If you’ve paid a significant amount of your loan’s balance down, you may have some decent home equity. Even if you’ve only paid on your loan for a little while, but your home appreciated, you may have more equity than you thought. Should you use the equity? If so, what’s the best use for it?
Keep reading to find out the top five uses for your home equity.
Renovate your Home
Hands down, the best use for your home equity is to invest it right back into your home. Whether you are replacing the roof, adding rooms onto the home, or redoing the flooring, you could add value to your home. The money that you take out of your home, you will earn right back with your home’s appreciation. While it won’t be a dollar-for-dollar return, you’ll at least see something.
If you have any thoughts of renovating your kitchen with your home equity, you’ll earn the largest return on your investment. Buyers today often put the most emphasis on the kitchen, making it the one area that offers the largest return. You don’t even have to make major renovations in order to get a return on your investment. Small changes, such as new flooring or re-facing the cabinets can have a dramatic effect on your investment.
Buy Investment Homes
If you’ve had your heart set on investing in real estate, you can use your home equity to get you started. It’s no secret that investors need down payments to get financing. Lenders don’t want to take the chance of minimal down payments on a home that you aren’t going to live in full-time. It would be easy to walk away from an investment home since you don’t need it as your own shelter.
You can get access to your home’s equity with a cash-out refinance or home equity loan. You can then use the cash that you receive to put down on an investment property. This may open up more opportunities for financing your investment property, especially if you can put at least 20% down on the home.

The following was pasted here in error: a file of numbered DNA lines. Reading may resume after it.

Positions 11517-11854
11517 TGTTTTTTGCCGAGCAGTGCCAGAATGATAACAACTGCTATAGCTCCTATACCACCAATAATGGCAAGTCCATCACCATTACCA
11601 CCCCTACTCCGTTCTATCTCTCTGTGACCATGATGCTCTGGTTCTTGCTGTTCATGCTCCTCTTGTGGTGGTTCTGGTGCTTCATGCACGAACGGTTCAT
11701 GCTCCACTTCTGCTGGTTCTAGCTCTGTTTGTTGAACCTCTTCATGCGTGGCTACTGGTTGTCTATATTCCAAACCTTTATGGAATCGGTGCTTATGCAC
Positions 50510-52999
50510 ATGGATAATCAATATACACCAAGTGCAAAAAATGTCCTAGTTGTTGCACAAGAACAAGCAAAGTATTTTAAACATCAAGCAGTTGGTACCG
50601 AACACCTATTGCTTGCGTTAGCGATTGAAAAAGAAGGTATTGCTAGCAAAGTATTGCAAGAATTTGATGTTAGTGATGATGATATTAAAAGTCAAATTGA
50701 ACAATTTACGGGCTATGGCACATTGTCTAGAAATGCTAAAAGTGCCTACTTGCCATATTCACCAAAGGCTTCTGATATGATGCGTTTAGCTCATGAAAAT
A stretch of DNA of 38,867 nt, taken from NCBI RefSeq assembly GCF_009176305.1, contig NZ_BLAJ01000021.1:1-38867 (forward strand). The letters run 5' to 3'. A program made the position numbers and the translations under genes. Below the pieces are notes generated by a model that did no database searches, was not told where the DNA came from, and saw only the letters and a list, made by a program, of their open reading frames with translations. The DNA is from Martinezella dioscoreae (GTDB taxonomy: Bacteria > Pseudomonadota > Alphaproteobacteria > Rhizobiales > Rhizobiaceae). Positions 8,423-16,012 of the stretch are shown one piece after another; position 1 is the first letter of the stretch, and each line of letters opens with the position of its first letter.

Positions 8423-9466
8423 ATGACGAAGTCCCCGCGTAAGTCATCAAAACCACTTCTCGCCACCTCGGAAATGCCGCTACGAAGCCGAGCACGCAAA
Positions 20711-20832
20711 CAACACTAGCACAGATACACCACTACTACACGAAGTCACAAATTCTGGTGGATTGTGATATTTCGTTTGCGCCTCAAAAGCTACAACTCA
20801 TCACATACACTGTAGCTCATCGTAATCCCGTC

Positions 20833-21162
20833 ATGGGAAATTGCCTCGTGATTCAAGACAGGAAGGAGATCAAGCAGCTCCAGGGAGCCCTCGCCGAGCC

Save for an Emergency
If you don’t have a substantial emergency fund set up, you may want to tap into your home’s equity for this purpose. The best way to do this is to apply for a home equity line of credit. This way you have the money available to you, but sitting in an account untouched. If you don’t use the funds, you don’t have to make payments, not even interest.
It isn’t until you draw the funds out of the account that you owe interest on the loan. You can make interest only payments for the first 10 years of the loan. After that point, you go into the repayment period where you pay back both principal and interest on the loan. If you never used it, you can close the account and apply for another one to serve as your emergency fund if you still need it.
Pay for College
If your kids are college-bound and you’ve exhausted your options for federal student loans and financial aid, you may use your home equity to pay for college. The interest rates charged on a mortgage are typically lower than what you might get on a private student loan.
Just be careful with the term that you choose for the loan. Student loans are typically for 7 – 10 years. If you choose a mortgage with a 30-year term, you can greatly increase the interest charges on the loan because of how long you have the money outstanding. Try to keep the term as short as possible and pay the loan off as fast as you can in order to minimize the amount of interest that you pay on the loan.
Pay off Debts
If you are in over your head in debt, you may use your home’s equity to pay the debts off in full. You should proceed with caution though. First, figure out why you are in debt. Did you have a financial emergency or do you just overspend? You’ll need to evaluate your habits before you jump in headfirst.
If you are a spender, you might be tempted to charge everything up again after clearing your debts out and wrapping them into your mortgage. This would just put you right back where you started – that’s not the point. Instead, you need to be able to avoid using your credit cards again. You want to focus on paying off the mortgage that you just wrapped your debts into. You should also try to keep the term of the mortgage that you take to pay off your debts as short as possible. Extending the debt out for 30 years might defeat the purpose of paying it off as you’ll pay more money in interest over the life of the loan.
Using your home equity can be a good thing, if you use it wisely. Don’t assume that anything you do with the funds is worth it. This is especially important if you plan to use the funds for retirement. Make sure there is some type of return on your investment or savings that you’ll earn just by using your home equity before you do it.Click to See the Latest Mortgage Rates»